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Celebrating German-American Day

Detroit Free Press: "Today is German-American Day, and the president said so. It's also Get Organized Week, Eat Country Ham Month, Car Care Month and Dental Hygiene Month."

The German Embassy in Washington DC explains:
Since 1987, every U.S. president has proclaimed German-American Day on October 6 to recognize the substantial contributions that German immigrants have made to the United States. The day stands as both a celebration of German heritage and as a reminder of the pioneering people from Germany who sought a better life for themselves and their children in America, and in doing so, helped shape that life dramatically. (...) Nearly 43 million Americans - about 15% of respondents - listed German as their primary cultural heritage in 2000. 

Philadelphia celebrates this year's German-American Day with a Mayor's Reception, a "Bier- und Wurstfest", "German Colonial Cooking," "German Folksong Sing-a-long" and more. The organizers also quote Ronald Reagan, who proclaimed the first German-American Day:

Few people have blended so completely into the multicultural tapestry of American society and yet have made such singular economic, political, social, scientific, and cultural contributions to the growth and success of these United States as have Americans of German extraction.
Dear readers, are you partly of German descent? Are you celebrating today, in addition to getting organized, eating country ham and cleaning your car and teeth?

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elisabeth bathory on :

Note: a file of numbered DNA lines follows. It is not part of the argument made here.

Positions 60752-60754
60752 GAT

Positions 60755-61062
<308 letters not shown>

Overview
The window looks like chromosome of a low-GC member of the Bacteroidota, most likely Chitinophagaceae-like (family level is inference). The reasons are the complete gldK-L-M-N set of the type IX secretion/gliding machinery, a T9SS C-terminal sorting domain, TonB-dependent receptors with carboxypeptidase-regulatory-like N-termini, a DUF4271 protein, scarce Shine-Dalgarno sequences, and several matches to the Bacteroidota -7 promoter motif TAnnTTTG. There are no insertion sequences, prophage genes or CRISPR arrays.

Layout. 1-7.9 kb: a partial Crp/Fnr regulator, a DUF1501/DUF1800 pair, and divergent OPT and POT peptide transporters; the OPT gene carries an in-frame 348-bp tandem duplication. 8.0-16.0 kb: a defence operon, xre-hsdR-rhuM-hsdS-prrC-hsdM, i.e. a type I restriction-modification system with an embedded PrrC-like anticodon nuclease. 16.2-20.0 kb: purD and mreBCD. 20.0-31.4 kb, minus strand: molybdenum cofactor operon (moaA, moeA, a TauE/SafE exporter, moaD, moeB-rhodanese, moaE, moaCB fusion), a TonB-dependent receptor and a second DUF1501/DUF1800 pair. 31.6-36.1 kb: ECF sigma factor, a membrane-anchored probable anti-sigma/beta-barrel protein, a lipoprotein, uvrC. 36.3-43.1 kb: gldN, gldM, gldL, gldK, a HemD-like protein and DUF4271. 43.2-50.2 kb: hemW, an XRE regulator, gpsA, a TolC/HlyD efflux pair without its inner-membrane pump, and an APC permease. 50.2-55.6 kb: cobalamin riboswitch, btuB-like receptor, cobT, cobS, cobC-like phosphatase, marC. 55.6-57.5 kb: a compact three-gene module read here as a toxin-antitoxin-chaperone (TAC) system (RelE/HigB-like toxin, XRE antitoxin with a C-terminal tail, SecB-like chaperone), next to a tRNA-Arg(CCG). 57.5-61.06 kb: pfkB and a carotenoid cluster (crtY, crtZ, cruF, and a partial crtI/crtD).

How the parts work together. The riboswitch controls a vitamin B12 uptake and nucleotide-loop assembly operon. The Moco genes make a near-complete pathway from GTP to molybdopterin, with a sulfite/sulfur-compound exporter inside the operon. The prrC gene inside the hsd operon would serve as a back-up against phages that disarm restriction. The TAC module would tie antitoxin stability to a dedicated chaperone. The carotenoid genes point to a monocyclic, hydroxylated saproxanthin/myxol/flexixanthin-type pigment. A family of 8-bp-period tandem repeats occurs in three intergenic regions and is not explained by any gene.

A couple of Jever with the LSU/FLA game. Beat up a Pole...

Mr. Bingley on :

My great-grandfather came to the US in 1888 from Germany. I'm not a big country ham fan, but I'll grill some sausages today and floss afterwards. My car will have to carry its dirt with pride...

CrankyYankee on :

I have a German surname, but have the blood of other nationalities mixed in. My German ancestors came to America some 250 years ago. I celebrated the day by going to the David's Medienkritik blog,listening to Art of the Fugue, and cooking Red Cabbage with Apples.

JKZeller on :

My great-grandfather was a Russian-German who fled the Czar's draft around 1880. He married another immigrant in NYC and settled near Ravenna, NY after declining to join brothers and cousins in North Dakota. His son, my grandfather, married a German-Brazilian woman. My mother's family has German ancestors who settled in Texas in the 1840's and then went to Missouri after the US Civil War. I am, however, not a German. I'm 100% American.

Joerg - Atlantic Review on :

Interesting. Thanks for sharing. "I am, however, not a German. I'm 100% American." Of course. BTW: Are Americans with Iris heritage the most likely of all ethnic groups to call themselves "Irish-American." Those with German ancestry are less likely to call themselves "German-Americans", I assume. Is it all a matter of the time of immigration?

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